Spring Cleaning: Why Businesses Should Take Time Now to Review Corporate Records and Agreements

While the “spring cleaning” that typically comes to mind involves gardening, cleaning off the golf clubs or power washing, it is also an ideal time for business owners to take inventory of their corporate records, governing documents and the requirements set forth in other relevant agreements to maximize the efficiency of any strategic transactions, refinancings or a range of other plans later in the year.

The Health Law Observer previously cautioned business owners that a failure to properly prepare a business for a sale, or a lack of familiarity with timing considerations, can “cause delays in the [transaction] process and impede a timely closing.” As entities encounter additional new reporting requirements, such as the annual report requirement in Pennsylvania and the Corporate Transparency Act, it is advisable for business owners to set aside some time now to perform preventative maintenance this spring.

Although the process can be mundane, business owners are well served long-term to dedicate time to confirming that organizational records are current and key principals are familiar with terms of important agreements, such as financing documents and leases, that may be relevant to contemplated transactions. For example, businesses that operate in a corporate structure, whether as a for-profit enterprise (including professional corporations) or as a non-profit organization, should review their minute books and confirm that:

  • the corporation is presently operating with duly elected directors and validly appointed officers;
  • annual meetings were duly called and conducted, or corresponding unanimous written consents have been executed for each previous year;
  • minutes of meetings were drafted and ratified; and
  • resolutions adopting any corporate actions have been reduced to writing and included in the business’s records.

Recognizing that many businesses, including numerous health care entities, operate as limited liability companies that have fewer formal recordkeeping requirements, it is nevertheless advisable for limited liability company principals to at least briefly review the operating agreement that governs the actions and relationship of the members to confirm that all information in the operating agreement remains accurate, including addresses that may have been registered with the jurisdiction of formation, and the list of the company’s members and their respective ownership interests.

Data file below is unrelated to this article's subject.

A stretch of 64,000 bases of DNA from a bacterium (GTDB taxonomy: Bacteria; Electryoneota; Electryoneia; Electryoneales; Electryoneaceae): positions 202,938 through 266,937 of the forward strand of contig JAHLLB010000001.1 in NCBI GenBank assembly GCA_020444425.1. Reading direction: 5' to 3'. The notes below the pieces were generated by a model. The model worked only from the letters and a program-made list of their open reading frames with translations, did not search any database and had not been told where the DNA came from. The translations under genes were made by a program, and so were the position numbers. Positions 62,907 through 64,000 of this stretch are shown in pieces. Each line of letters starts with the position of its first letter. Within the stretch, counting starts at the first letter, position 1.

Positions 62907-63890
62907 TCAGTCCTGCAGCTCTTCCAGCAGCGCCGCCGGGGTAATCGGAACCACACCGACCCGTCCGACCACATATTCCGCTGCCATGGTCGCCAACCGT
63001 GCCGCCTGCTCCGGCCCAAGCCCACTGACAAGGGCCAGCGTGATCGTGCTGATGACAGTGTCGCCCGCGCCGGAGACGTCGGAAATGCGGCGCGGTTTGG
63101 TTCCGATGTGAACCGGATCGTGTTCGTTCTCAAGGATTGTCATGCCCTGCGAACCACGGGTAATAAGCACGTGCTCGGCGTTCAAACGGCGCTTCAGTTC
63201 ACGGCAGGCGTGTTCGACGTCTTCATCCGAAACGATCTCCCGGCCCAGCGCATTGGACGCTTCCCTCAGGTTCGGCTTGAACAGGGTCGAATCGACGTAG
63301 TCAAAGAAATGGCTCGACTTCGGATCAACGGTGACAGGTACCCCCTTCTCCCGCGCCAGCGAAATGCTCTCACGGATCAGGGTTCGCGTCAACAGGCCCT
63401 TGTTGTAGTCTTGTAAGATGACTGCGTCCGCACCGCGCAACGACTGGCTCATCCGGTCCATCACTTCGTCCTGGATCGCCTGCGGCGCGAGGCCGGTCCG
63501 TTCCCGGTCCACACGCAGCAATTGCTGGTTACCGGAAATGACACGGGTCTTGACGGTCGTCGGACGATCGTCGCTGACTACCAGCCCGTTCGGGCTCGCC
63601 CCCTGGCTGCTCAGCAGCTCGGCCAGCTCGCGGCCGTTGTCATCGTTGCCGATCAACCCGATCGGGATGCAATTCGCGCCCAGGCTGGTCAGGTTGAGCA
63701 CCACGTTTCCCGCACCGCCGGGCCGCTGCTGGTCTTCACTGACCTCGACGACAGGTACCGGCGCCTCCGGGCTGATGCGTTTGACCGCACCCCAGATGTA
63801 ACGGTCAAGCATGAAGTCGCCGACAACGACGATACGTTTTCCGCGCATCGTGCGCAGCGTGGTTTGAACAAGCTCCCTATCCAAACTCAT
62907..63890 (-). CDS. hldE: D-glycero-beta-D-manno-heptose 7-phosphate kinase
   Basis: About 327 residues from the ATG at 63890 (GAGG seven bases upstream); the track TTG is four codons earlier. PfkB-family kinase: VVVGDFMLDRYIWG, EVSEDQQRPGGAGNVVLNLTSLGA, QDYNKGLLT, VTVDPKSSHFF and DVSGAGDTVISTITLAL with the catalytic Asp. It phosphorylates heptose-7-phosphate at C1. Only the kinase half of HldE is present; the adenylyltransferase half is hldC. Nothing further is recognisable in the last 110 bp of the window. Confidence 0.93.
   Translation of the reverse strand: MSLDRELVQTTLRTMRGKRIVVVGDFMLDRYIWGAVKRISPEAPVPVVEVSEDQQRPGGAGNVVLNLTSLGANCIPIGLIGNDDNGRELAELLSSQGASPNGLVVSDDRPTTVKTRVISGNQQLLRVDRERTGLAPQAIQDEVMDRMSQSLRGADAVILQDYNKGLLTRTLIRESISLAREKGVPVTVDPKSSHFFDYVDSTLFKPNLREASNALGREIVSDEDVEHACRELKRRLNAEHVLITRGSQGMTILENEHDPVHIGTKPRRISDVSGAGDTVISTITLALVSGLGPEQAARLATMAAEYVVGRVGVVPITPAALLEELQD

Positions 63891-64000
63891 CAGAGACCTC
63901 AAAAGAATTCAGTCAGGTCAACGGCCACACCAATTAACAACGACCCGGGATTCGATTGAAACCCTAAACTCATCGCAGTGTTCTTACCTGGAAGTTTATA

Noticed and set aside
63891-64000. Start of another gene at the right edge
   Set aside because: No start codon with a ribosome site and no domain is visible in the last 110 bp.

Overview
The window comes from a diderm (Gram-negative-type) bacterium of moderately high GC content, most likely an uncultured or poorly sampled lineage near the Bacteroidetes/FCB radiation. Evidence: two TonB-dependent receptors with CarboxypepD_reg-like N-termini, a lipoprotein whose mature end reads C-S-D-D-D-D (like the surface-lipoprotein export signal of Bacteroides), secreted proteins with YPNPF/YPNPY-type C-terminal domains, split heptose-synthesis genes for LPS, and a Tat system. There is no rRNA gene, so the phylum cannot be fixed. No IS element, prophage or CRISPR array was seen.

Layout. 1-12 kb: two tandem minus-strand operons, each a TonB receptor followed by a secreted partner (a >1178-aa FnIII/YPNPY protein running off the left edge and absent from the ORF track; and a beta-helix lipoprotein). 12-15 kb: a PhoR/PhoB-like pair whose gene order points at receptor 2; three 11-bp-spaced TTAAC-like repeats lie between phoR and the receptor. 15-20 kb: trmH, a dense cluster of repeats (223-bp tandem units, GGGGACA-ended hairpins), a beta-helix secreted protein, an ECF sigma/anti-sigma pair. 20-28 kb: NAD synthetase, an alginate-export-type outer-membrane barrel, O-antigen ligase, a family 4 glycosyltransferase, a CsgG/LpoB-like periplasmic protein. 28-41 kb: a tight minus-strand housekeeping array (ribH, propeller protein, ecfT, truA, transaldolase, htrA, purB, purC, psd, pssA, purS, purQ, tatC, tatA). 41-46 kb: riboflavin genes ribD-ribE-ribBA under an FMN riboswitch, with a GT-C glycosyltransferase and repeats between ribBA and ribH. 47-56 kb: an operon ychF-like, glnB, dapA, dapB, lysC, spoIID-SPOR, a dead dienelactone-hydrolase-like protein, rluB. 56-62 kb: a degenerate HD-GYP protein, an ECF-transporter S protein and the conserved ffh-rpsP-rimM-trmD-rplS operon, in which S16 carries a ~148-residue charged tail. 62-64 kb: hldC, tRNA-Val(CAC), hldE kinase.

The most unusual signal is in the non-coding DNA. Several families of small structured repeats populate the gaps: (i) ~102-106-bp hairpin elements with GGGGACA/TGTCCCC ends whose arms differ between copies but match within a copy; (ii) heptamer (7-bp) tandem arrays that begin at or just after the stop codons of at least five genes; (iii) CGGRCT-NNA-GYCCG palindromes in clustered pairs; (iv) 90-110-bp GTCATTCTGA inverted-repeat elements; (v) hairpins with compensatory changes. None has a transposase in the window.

In addition, if a business is contemplating a transaction in the coming months, such as a sale or major refinancing, principals should review (or request that the entity’s legal counsel review) pertinent documentation to identify any requirements that are sensitive to timing, such as contracts or leases that require prior written consent to assignment or advance written notice of the transaction. Financing documents require particular consideration. For instance, an entity contemplating a refinancing strategy may be obligated through agreements with its current lender to maintain mandatory financial ratios or debt covenants that could restrict the business from taking certain actions designed to present its operations or financial position in a more attractive light to a potential new lender. Further, a business could trigger prepayment penalties or fees if the business satisfies its debt before a specified date.

When conducting “spring cleaning,” a business owner should consider specific goals and objectives with regards to the entity’s records and the review of the business’s material contracts. The business owner should assemble all necessary documentation and carry out the review to best position the company on a smooth trajectory for the remainder of the year given its strategic goals.